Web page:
“We see the issue a little differently than most people,” said Blair Newman, one of the directors of Amorphia. “Our starting point is that legalization is absolutely inevitable. There’s no question but that marijuana smoking is going to be legalized. Government and big business are already selling legalization in their own way; for example the commission report, a blatant public reeducation effort by the government. The real issue now, at least as far as heads are concerned, is consumer versus corporate control of the cannabis industry.”

It is an important issue to Newman at least partly because he sees himself becoming, upon legalization, the nation’s first marijuana magnate. Amorphia already has made enough on rolling papers alone to have earmarked $15,000 for the California Marijuana Initiative last month, and by July Newman expects to be taking in at least $30,000 a month. The potential profit if Newman could step straight into grass is, as they say, boggling.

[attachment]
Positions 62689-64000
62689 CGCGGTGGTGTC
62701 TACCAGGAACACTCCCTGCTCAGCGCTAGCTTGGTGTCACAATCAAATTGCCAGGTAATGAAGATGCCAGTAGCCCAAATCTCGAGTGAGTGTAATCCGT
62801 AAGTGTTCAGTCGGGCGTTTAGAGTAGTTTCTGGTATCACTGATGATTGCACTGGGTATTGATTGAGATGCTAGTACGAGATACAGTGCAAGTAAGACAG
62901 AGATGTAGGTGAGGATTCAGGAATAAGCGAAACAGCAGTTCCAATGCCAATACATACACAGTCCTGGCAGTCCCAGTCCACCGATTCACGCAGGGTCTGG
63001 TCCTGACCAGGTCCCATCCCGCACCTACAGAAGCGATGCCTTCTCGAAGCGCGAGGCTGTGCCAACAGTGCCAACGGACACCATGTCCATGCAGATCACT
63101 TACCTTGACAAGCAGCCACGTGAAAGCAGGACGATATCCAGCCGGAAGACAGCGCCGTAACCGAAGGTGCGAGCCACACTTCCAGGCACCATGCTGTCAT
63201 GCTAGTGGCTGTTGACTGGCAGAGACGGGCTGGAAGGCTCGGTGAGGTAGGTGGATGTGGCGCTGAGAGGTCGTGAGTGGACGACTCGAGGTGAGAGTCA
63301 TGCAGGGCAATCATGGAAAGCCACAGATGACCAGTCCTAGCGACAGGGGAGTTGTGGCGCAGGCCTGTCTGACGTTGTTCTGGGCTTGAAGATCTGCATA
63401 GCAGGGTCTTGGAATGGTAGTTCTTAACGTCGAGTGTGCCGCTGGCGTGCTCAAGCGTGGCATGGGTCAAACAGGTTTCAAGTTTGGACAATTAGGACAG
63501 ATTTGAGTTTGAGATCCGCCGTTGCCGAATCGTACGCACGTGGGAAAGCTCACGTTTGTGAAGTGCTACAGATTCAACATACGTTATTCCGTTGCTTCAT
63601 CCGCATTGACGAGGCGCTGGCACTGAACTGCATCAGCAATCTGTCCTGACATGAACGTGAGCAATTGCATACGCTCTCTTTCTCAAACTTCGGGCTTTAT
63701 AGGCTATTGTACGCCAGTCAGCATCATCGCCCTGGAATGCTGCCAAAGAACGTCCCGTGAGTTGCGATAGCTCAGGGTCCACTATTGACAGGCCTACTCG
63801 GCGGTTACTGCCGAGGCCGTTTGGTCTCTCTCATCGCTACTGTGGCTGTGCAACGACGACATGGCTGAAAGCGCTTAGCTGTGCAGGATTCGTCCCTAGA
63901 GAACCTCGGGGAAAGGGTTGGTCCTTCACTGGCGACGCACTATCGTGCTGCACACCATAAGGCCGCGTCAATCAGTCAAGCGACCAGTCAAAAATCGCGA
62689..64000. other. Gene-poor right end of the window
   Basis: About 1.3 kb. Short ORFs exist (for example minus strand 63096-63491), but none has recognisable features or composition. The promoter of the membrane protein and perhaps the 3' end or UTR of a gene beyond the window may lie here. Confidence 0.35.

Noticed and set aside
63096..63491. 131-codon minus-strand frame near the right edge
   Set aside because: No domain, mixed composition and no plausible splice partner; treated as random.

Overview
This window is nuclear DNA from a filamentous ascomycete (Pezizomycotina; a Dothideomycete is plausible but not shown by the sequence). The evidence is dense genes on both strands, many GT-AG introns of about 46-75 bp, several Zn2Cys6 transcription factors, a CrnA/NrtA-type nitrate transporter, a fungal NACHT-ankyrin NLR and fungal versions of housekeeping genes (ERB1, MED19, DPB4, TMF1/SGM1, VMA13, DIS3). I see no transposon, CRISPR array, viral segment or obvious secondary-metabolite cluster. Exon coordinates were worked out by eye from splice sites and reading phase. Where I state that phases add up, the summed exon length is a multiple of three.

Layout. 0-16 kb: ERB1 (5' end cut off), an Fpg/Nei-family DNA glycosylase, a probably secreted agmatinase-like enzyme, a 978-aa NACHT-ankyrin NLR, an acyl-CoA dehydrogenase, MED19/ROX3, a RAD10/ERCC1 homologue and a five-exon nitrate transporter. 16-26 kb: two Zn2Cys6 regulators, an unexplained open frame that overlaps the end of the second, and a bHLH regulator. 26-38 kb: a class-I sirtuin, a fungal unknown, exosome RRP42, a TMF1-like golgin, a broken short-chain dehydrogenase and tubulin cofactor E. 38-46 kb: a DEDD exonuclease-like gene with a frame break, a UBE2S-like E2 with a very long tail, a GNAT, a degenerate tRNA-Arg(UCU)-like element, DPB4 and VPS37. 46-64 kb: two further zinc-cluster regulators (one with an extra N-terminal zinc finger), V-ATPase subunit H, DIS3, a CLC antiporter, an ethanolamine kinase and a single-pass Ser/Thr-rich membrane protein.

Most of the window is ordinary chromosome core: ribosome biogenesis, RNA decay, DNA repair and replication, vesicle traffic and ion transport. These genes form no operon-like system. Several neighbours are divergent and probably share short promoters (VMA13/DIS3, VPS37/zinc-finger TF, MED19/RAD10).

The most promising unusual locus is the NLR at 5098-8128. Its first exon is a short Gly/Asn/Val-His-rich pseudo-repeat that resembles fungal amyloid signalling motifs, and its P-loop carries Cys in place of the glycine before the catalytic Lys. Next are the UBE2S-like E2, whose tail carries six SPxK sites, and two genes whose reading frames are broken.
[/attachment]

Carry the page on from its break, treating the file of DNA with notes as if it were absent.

Newman described Amorphia’s Washington off shoot as a “psychedelic lobby,” pushing for action on all drugs, not just marijuana. Things being what they are these days, it will be operated by a former White House aide who served under Nixon.

Opposition in Disarray

It is important to keep in mind that most of the people in jail on marijuana charges were convicted under state, not federal law. If Congress repealed its marijuana laws tomorrow, smoking would still be illegal in all 50 states. (Michigan had no grass statute for a few weeks last month, but now has a new one on the books which punishes possession by up to a year in jail.) So to strike at the heart of the issue, groups in five states are gathering signatures to get legalization on the November ballot. The states are Arizona, Alaska, California (See “RS Issue 106”), Washington and Oregon.

Here are some local groups working on referenda and other reform issues: •

  • California: Amorphia, Box 744, Mill Valley; California Marijuana Initiative, 2221 Filbert St., San Francisco. • Hawaii: Humane, P.O. Box 456, Kailua. •
  • Massachusetts: Sane (Committee for a Sane Drug Policy), P.O. Box 345, Cambridge. • 
  • New Jersey: New Jersey Committee to Abolish the Marijuana Prohibition, Box 14, Verona. • 
  • New York: Ad Hoc Lawyers Committee to Legalize Marijuana, 101 W. 109th St., Apartment 310. • Washington: Blossom, P.O. Box 1951, Olympia. • 
  • Wisconsin: Zippies, Box 706, Madison.